Why does it feel more like a modest version of the Forbidden Palace in Beijing? That’s because the emperor at that time wanted to replicate the Chinese forbidden city. However, only remnants of the original pieces of the palace are still standing and the rest are just reconstructed or replicated. When Hue went under communist control, the American forces bombed mercilessly, without sparing even the palace.
It may not be big as the Forbidden City in Beijing but you will have to set aside a couple of hours to explore the area because it’s made up of an intricate network comprising of smaller palaces, buildings and court yards. The last Emperor abdicated in 1945 to the new communist government govern under Ho Chi Minh.
It drizzled and showered a bit while I was wondering through the palace and I unfortunately had no umbrella and had to spontaneously seek some shelter under whatever gate or building nearby. I spent most of my time at the Citadel because it poured cats and dogs later on so I didn’t get to see all of Hue as I wanted. 😦
2. Tomb of Tự Đức
It’s located on the outskirts of the city so it’s a great opportunity for you to rent a bike or motorbike from your hotel. I would recommend renting it from where you are staying because they will offer you honest prices. Elsewhere might give you some inflated prices because you’re a foreigner (In the eyes of locals, you are as rich as Bill Gates).
Emperor Tự Đức designed it himself while in preparation for whenever his grand burial would come. It’s definitely more impressive than Ho Chi Minh’s mausoleum. The emperor really included everything–a tiny island used for hunting, a pavilion for his quality time with concubines, his personal temple for people to worship him, a throne, a theater, and many more. It felt a bit like his bachelor pad, although he was married (royal marriages, ya know). One or two hours exploring here would be enough.
3. Thien Mu Pagoda
Aside from the Imperial Palace, Thien Mu Pagoda is the other significant symbol of the city. Thien means “God” and Mu means “Old Lady.” It’s a very natural scenic landscape with many young monks roaming around doing daily duties or training since they are the caretakers for the temple. During the spring, the entire land is blooming with flowers and other beautiful types of fora. It’s not in the center of the city so you’ll have to drive around 5 km with your bike or motorbike from the center or use a taxi.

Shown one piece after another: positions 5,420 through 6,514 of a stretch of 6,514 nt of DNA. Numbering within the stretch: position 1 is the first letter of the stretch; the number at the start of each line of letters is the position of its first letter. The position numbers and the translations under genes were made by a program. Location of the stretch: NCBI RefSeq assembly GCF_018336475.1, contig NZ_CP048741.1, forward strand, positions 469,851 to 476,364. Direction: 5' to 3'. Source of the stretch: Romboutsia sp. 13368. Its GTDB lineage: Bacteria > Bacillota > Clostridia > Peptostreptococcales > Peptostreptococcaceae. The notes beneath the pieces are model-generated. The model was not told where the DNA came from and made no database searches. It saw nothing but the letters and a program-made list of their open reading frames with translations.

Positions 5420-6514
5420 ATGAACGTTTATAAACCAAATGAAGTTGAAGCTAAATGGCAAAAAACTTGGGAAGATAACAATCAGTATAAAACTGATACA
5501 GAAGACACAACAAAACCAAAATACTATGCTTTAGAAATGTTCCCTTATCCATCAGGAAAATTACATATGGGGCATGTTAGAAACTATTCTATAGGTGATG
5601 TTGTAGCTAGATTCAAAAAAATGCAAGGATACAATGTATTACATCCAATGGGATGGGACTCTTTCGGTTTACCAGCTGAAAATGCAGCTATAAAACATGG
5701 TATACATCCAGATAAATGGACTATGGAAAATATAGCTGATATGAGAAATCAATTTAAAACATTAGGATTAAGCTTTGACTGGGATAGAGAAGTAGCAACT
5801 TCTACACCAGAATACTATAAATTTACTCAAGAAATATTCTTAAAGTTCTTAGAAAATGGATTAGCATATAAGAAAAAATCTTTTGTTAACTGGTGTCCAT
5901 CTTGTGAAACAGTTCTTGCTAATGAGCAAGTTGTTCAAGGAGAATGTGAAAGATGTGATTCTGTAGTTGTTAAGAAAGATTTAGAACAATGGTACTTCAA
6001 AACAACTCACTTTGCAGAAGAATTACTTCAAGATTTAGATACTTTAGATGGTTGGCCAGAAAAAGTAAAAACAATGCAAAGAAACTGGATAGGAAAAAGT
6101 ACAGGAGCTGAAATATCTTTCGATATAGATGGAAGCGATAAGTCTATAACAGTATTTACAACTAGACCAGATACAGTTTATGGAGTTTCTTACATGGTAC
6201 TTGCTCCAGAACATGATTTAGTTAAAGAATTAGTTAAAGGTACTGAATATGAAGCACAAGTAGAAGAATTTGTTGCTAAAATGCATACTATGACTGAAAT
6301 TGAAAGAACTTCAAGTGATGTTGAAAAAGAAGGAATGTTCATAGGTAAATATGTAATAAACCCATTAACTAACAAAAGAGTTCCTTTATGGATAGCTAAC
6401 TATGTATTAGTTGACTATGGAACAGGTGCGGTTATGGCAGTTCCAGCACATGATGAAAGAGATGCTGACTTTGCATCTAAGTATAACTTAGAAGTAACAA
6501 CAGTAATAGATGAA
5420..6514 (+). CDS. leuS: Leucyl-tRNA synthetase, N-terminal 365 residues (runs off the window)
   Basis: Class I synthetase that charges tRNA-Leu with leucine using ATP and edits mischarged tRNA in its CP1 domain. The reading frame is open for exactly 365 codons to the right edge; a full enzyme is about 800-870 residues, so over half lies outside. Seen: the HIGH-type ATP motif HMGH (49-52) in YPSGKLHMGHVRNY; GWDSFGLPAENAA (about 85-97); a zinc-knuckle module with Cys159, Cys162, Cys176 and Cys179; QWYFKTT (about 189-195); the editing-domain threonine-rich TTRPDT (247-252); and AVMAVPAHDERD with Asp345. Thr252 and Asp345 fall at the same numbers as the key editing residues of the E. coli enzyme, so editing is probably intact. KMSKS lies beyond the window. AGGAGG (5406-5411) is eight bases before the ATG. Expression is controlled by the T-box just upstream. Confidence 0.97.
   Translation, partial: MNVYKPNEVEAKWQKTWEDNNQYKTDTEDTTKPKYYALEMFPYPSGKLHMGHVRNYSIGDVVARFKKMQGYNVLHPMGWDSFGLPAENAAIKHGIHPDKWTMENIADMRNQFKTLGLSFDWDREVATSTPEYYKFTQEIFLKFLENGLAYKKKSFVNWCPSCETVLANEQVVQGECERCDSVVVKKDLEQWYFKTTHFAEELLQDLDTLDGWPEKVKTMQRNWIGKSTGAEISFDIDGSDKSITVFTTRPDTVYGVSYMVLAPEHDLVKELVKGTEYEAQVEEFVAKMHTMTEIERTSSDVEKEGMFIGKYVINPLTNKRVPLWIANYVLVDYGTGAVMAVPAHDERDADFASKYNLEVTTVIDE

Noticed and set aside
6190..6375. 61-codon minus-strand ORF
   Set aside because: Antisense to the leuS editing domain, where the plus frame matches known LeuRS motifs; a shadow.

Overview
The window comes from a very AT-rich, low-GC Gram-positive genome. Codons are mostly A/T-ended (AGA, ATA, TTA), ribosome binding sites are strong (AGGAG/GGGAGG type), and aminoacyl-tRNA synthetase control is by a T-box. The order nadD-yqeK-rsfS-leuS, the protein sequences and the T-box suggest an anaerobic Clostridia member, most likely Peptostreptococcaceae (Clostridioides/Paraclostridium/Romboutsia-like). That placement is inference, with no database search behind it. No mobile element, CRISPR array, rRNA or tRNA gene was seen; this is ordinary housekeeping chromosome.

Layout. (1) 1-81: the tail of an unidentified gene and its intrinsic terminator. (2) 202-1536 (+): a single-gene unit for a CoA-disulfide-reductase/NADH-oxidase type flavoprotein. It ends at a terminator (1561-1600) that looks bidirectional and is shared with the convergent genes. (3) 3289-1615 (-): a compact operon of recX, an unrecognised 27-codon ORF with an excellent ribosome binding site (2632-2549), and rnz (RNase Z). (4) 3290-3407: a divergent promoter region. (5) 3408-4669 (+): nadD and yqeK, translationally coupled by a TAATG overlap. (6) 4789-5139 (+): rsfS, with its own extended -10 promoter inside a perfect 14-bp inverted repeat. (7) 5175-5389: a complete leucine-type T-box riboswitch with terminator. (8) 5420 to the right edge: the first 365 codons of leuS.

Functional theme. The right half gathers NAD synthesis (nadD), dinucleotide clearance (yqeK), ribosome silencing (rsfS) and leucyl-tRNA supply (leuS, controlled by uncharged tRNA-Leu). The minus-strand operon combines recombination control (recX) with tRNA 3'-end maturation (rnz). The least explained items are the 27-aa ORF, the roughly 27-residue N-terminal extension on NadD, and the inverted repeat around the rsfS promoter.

What to eat?
Above are all the Hue specialities that you should try to understand what Hue cuisine is like. With such a rich history, you’ll also find rich flavors in Hue cuisine. I recommend you go to Hang Me, which is a local restaurant that will serve you a sampling platter (photo above) that includes all the classic Hue dishes, such as:
- The small finger dishes on the right bottom are called Banh Beo, which are steamed rice cakes/rice sprinkled with mung bean paste, toasted shrimp, and scallion oil.
- On the bottom is Banh Ram It, which are steamed rice dumplings stuffed with sauteed shrimp and pork, delicately laid upon a crispy, fried glutinous rice cake.
- Right top is banh uot, a thin pancake wrapper eaten with fried shallots
Sorry, I forgot what dish with the star stacked yellow pieces, but it’s a sausage like cake with shrimp I believe. In addition but not shown in the photo above, you also get a plate of Banh Nam, which is a mixture of pork and shrimp filling on top of rice or tapioca dough and Banh Loc, a small, transparent, chewy tapioca dumpling. Yes, everything is made of tapioca! It’s quite a generous size for “sampling” so I would advise sharing it with another person. You get a lot of value for your money as this only costed me 50,000 VDN ($2.20)!
Next stop, Hoi An!